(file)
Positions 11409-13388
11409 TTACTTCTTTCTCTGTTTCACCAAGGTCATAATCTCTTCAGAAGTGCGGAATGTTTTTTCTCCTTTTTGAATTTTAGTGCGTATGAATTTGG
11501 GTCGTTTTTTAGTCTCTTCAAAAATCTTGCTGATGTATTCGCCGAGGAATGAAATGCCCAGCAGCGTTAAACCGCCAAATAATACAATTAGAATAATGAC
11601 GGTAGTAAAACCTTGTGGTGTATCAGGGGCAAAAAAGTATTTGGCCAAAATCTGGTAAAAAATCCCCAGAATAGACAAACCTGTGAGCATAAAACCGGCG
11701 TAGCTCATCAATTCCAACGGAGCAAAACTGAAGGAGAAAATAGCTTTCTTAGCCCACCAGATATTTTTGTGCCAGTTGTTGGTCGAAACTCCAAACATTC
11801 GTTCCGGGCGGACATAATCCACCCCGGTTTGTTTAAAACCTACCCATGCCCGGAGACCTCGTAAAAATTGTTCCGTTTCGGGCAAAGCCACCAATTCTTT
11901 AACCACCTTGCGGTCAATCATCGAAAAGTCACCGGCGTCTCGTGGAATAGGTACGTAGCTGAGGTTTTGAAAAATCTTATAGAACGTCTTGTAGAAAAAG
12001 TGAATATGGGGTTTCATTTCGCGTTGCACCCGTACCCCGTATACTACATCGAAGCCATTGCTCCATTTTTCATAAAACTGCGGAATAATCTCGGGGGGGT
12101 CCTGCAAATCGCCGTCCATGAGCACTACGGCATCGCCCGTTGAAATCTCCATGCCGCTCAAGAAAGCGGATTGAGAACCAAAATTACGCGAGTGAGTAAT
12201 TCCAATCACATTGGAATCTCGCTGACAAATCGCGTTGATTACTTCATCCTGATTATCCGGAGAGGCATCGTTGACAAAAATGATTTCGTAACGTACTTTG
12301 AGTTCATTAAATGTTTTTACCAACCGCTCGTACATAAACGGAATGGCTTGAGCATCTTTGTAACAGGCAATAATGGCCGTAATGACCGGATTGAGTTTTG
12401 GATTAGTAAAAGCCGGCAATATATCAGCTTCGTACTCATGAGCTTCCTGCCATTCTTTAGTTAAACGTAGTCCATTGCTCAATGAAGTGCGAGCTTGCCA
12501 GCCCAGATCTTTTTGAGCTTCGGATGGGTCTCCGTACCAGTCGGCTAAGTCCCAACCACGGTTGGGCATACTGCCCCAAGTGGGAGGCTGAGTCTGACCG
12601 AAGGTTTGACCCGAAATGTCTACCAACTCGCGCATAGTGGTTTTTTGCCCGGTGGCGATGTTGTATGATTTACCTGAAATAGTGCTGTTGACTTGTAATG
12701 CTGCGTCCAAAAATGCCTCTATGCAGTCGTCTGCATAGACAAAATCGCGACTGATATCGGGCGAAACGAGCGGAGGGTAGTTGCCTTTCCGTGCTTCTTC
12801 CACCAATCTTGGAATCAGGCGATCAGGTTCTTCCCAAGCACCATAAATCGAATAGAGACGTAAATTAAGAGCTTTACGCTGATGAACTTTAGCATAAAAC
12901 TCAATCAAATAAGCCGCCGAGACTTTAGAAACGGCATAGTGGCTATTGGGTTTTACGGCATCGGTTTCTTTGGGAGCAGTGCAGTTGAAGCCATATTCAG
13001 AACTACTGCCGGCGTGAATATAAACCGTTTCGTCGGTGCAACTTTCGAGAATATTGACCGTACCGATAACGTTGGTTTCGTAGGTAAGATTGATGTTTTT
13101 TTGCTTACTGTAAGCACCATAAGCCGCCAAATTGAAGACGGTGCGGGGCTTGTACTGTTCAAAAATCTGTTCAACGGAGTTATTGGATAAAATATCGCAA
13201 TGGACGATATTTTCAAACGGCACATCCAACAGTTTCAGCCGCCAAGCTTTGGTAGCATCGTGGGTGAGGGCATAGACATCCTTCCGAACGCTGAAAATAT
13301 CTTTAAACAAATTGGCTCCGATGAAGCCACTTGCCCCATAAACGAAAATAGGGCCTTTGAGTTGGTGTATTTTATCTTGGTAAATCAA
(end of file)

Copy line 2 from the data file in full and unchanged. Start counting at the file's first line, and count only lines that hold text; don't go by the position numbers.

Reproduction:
11409 TTACTTCTTTCTCTGTTTCACCAAGGTCATAATCTCTTCAGAAGTGCGGAATGTTTTTTCTCCTTTTTGAATTTTAGTGCGTATGAATTTGG